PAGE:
The association between several potential correlates of decline to AD dementia and the rate of decline itself varied across measurement (see Table 2). Age at visit, BMI at visit, APOE ε4 allele status, and race (black vs. white) had significantly different relationships with rate of decline in a global test for difference among the three measures. Marginally significant differences were detected for HIS and race (other vs. white). P-values from the global tests of differences, as well as the estimates and 95% confidence intervals are presented in Table 2 for each predictor. The average rate of decline for a specific measure can be calculated by multiplying the effect estimate by the standard deviation of the sample at baseline. For example, keeping in mind that the CDR-SB increases with level of impairment, we estimate the yearly decline in the CDR-SB score of a 90-year old to be 0.2 points per year greater than for an 80-year old (0.15 SD/year ×10 years ×1.2 SD).
The CS was calculated by first averaging within domain and then across all domains. The missing data were then imputed and analyzed. The results of the regression using the alternative CS calculation produced almost identical results to those in the main analysis (see Table 3).
An analysis using all available data without imputation included 8,933 subject-visits with 25,084 subject-visit-measures, compared to the imputed analysis which had 26,799 subject-visit-measures. Again, results from the regression model were very similar to those obtained using multiple imputation(see Table 3). Different model specifications for the covariance matrix and clustering mechanism were also explored. All models produced similar results (not shown).
The present study was carried out to determine if the choice of measurement could influence estimated rates of decline in individuals with amnestic mild cognitive impairment and if potential risk factors for decline were also measurement-dependent. Three measures: MMSE, CDR sum of boxes, and a composite score composed of 10 tests in the UDS Neuropsychological Test Battery were analyzed. The estimated slopes for all three measures were significantly different from one another. Thus, estimates of the rate of decline to AD dementia and their correlates can be measurement-dependent, suggesting that the measurements are capturing different pictures of the true underlying cognitive and functional states.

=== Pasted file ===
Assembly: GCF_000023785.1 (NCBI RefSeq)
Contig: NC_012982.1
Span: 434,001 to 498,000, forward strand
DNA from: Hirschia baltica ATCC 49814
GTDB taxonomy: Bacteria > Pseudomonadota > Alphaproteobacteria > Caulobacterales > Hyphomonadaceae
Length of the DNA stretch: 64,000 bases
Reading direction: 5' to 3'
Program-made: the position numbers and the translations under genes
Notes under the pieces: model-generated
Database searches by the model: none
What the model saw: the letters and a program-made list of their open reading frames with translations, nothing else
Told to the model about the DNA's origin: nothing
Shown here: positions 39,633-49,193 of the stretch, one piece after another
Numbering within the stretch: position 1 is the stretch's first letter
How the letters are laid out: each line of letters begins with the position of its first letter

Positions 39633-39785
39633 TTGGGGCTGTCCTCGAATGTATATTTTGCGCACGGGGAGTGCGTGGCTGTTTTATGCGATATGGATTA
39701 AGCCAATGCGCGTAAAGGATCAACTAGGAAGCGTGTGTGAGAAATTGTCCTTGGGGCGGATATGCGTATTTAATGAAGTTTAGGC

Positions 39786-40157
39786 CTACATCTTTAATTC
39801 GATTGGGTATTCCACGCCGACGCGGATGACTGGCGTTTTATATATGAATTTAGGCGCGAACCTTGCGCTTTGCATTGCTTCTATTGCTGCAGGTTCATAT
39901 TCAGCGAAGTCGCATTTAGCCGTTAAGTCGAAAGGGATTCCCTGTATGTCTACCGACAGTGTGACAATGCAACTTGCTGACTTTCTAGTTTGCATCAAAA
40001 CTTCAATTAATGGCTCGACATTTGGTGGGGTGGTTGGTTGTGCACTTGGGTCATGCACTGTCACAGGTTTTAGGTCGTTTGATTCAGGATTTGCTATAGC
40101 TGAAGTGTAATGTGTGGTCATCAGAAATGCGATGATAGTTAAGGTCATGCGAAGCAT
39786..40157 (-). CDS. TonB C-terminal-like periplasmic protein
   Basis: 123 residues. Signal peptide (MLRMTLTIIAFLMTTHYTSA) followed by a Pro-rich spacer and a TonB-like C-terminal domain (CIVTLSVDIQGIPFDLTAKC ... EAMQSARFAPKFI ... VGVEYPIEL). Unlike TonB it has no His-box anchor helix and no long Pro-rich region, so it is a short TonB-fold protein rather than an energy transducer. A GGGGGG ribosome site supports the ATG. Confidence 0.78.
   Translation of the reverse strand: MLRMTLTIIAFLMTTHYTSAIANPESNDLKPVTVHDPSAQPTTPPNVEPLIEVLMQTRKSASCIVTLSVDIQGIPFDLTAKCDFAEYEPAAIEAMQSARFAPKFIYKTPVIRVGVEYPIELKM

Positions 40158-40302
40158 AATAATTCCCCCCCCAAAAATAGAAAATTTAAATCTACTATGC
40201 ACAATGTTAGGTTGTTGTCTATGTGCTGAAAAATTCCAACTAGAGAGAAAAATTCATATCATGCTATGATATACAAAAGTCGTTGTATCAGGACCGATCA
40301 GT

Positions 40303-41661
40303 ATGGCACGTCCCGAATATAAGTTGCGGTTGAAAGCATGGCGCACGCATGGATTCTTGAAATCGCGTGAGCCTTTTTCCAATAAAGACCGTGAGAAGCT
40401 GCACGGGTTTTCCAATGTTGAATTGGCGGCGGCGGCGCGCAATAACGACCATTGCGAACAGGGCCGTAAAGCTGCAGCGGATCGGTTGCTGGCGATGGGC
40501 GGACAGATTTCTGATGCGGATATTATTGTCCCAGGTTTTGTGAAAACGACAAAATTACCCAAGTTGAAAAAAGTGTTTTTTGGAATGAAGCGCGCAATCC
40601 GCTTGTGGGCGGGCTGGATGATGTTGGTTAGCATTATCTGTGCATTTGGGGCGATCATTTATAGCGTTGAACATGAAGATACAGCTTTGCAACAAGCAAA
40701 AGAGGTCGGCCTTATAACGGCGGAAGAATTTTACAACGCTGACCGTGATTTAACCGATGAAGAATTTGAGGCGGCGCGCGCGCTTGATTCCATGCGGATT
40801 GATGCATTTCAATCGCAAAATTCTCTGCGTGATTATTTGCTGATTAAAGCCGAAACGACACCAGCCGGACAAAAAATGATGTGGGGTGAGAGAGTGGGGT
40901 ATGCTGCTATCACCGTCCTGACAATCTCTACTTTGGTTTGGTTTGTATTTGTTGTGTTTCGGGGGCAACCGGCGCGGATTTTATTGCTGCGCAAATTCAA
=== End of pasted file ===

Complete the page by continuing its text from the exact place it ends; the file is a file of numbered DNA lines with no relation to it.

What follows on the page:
The results of this analysis are similar to those seen in previous studies of MCI and mild AD. For example, in the Washington Heights and Inwood Columbia Aging Project study, composite scores for subject with at least one APOE ε4 allele decreased more than those without an ε4 allele by .06 SD in the incident sample and .07 SD in the prevalent sample (Cosentino et al., 2008). In our analysis, the effect of having at least one APOE ε4 vs. not was to increase the rate of decline in the CS by .08 SD. Other studies have also shown that the association between rate of decline and a predictor can differ depending on the measurement used to assess decline. In the Alzheimer’s Disease Neuroimaging Initiative cohort, the estimated effect of baseline BMI on one year change in cognition varied across outcome measure; significant effects were detected with the CS, MMSE, and ADAS-cog scores but not with the CDR-SB (Cronk et al., 2010).
In this analysis, the CS was arguably the least responsive measure, having the slowest rate of decline. One possible explanation is that the CS averages equally over many domains so that substantial change in one domain is diluted by a lack of change in other domains. Therefore, using a domain-specific composite score, may be more sensitive to change than a global composite score. For example, it is well known that memory and executive function test scores can predict subsequent decline from mild cognitive impairment to a state of dementia (Albert et al., 2001). Instead of combining all of the domains together, these two domains could be analyzed separately.